Philip Davanzo

Philip Davanzo III is the new athletics director at Cox Mill High School.

CONCORD – Twenty-one years ago, a New York boy came south to make his way.

He got into N.C. State University on a wrestling scholarship, and when he left he’d earned two ACC championships, a college degree and a world full of possibilities.

He gained experience and won awards as he climbed from substitute teacher to teacher’s assistant to coach to assistant athletics director. And before long, he was running his own athletics department, headlined by of one of the most feared football programs in the United States.

Now, he is here, taking the reins of arguably the most successful sports program in Cabarrus County: Cox Mill High School.

And Philip Davanzo III couldn’t be happier.

On Wednesday, Davanzo was named the fourth athletics director in Cox Mill’s 10-year history. He comes to Cabarrus from just across the county line, where he was the AD at Mallard Creek High for five years.

Davanzo takes over for the accomplished Brad Hinson, who will begin as the AD at Mount Pleasant High School next month.

Davanzo knows he has some big shoes to fill replacing the 6-foot-6 Hinson, but as a former athlete, he’s a competitor and has lofty plans for Cox Mill under his leadership.

“I’m super excited,” Davanzo said. “Brad has done a phenomenal job, and I’m a little nervous following Brad. As I said to the (coaching) staff today, ‘Our goal is simple: We want to develop model citizens, model students, model athletes, and the vision is to become the premier athletic department in the country.’

“I don’t care about the state or local,” Davanzo assured. “We’re going to be relentless in working for our student-athletes and our community to be the premier athletic department in the country.”

Davanzo is familiar with achieving the goals he sets for himself.

Growing up in Vestal, New York, a town of about 28,000 just outside Binghamton, Davanzo was a high-achiever in high school, but he knew professional opportunities were limited in and around his small town. So before graduating high school in 1998, he began to eye Research Triangle Park, which was known for its great colleges and growth potential.

Davanzo went to N.C. State and notched wins on the mat for some strong Wolfpack wrestling teams and then set out to find his way in the world.

His first job at a school was at Raleigh’s Millbrook High, where he started as a substitute teacher. Then he became a teacher’s assistant and soon after was the head softball coach and assistant wrestling coach, and later was the defensive line coach for the football team.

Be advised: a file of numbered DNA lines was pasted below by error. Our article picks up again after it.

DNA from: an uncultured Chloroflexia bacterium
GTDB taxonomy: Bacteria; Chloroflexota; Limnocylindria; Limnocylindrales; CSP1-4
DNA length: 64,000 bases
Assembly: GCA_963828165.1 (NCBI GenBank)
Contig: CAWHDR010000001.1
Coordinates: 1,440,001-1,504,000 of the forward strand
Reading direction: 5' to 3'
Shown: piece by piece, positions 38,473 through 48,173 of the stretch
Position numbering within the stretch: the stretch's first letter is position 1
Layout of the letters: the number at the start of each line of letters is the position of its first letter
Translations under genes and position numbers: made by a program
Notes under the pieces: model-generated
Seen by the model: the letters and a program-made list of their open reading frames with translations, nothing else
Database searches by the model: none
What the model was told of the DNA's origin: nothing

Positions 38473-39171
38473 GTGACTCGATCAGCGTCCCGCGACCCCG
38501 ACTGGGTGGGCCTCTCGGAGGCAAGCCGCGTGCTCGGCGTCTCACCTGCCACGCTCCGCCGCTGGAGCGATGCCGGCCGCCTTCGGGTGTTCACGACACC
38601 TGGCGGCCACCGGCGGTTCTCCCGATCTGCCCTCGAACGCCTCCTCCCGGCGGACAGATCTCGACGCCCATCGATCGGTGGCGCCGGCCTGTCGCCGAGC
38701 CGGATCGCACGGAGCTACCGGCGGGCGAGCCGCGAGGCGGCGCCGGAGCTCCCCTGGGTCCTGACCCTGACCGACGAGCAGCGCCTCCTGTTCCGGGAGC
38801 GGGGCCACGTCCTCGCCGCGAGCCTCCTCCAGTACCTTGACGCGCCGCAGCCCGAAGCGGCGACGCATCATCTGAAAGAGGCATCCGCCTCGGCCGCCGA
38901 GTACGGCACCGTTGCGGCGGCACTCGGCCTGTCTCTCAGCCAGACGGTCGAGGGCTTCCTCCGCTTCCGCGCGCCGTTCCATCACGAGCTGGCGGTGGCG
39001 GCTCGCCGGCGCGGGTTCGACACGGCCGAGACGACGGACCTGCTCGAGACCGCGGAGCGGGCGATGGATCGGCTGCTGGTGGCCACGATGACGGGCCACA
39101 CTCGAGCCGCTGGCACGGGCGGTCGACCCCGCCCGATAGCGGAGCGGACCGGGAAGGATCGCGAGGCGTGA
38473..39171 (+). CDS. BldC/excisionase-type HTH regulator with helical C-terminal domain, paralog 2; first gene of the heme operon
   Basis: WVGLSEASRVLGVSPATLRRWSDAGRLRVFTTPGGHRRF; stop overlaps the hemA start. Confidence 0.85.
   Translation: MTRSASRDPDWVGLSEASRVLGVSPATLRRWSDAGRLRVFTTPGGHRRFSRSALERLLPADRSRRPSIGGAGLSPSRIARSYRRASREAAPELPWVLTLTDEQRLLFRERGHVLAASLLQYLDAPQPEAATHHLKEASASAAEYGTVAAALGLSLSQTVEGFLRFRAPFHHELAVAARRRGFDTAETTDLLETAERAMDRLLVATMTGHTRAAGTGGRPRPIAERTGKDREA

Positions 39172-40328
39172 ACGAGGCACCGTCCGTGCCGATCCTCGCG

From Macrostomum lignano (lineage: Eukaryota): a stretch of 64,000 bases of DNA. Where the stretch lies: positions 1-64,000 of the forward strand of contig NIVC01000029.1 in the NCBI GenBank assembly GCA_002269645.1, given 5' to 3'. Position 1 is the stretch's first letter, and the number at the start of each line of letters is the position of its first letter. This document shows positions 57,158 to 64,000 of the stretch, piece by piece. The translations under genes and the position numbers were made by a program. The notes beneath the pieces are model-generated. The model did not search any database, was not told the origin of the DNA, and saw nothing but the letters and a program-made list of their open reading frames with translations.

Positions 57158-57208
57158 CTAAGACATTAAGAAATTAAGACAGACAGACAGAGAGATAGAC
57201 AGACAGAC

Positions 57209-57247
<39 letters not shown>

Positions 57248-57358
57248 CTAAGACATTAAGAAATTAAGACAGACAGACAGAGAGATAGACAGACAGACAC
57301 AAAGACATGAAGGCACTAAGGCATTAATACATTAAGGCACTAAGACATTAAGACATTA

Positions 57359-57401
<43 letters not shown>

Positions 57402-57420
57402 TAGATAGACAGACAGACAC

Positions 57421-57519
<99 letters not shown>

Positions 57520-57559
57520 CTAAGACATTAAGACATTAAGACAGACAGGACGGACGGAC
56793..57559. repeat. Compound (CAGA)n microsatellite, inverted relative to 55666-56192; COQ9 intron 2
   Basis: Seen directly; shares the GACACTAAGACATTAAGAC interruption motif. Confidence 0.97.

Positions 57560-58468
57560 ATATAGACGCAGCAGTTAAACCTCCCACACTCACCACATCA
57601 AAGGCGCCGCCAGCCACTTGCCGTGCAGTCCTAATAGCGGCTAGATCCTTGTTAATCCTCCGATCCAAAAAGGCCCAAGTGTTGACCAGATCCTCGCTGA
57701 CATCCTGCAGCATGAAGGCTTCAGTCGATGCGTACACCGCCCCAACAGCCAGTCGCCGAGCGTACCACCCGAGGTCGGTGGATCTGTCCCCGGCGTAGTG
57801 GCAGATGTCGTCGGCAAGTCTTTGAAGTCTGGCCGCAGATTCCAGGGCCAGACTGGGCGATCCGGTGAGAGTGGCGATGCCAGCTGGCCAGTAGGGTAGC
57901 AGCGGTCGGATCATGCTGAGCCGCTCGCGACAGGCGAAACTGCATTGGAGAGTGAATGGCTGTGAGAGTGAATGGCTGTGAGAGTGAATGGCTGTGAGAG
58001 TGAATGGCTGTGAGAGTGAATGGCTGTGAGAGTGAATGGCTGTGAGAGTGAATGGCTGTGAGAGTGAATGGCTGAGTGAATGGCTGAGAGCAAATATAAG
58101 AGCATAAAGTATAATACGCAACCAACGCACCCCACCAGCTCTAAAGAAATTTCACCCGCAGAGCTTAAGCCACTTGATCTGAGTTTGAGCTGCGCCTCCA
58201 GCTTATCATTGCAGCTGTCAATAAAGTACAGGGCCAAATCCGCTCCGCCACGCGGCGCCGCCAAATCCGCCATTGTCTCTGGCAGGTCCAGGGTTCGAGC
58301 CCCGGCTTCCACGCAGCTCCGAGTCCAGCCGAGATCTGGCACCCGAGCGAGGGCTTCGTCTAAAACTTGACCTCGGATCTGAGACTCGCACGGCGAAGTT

In 2005, Davanzo landed at Durham’s Jordan High School, where he was the head wrestling coach and assistant AD for nine years. At Jordan, he was the school’s 2013 Teacher of the Year, but a year later there was more for him to take on. And in 2014, he got his first full-time AD job, taking over at Mallard Creek.

With the Mavericks, Davanzo became known for his deft touch with social media, cultivating strong relationships with fans and enhancing school pride as a whole. During his time at Mallard Creek, the school won numerous championships, and the Mavericks’ football program produced titles, national rankings and a bevy of college signees.

So why leave a nationally recognized 4A powerhouse in Mecklenburg County for a position with a 3A program -- albeit a successful one -- in smaller Cabarrus County?

Davanzo said he has longtime friends here – namely Hinson, Central Cabarrus AD Jamie Billings and Hickory Ridge AD Phil Furr – who told him this was a great place to work and grow.

And after meeting with Cabarrus County Schools athletics director Bryan Tyson and Cox Mill Principal Andrew Crook, Davanzo decided Cox Mill would be just the spot for him to continue his climb.

“Brad, Bryan, Jamie, Phil – they all just sold me on the possibilities of Cabarrus County and what my mission is: that I can really accomplish some great things here,” Davanzo said. “I’m here to learn, and there’s some growth opportunity here for me as a professional leader that I’m really anxious and excited about.

“Cox Mill is a very large school, so having 2,500 students and 700-and-some-odd athletes to handle will be a smooth transition,” he added. “Cox Mill has phenomenal athletics, and academics are amazing, so I think it makes for an easy transition, because at Mallard Creek we had great athletics as well. It’s kind of just a slide to the left or slide to the right.”

Davanzo has other reasons to be excited, one of which will arrive in a matter of weeks.

In July, Davanzo and his wife of nearly two years, Katie, are expecting their first child, a son.

After that, Davanzo will start his daily commutes from his home in McAdenville. The family chose to live in the tiny Gaston County town known for its Christmas lights because his wife is a realtor who primarily works there, Rock Hill and Fort Mill; the drive is doable for the both of them.

And his route to work won’t change that much since he’s now commuting to Cox Mill.

“It’s the same exit; I just turn left instead of right,” Davanzo said with a smile.

Davanzo admits he has his shortcomings.

“I’m a New York Mets, New York Jets and New York Rangers fan, so I’m a glutton for punishment,” he said.

But he believes in the way he does things, and the boy who came south all those years ago is indeed making his way.

“We accomplished a lot of great things at Mallard Creek,” Davanzo said. “I’m going to miss our coaches and the community. Where we were five years ago compared to today is remarkable, but it was because people bought into the vision and we had the best coaching staff in the state of North Carolina.

“And the goal now is to be the best in the country with Cox Mill.”

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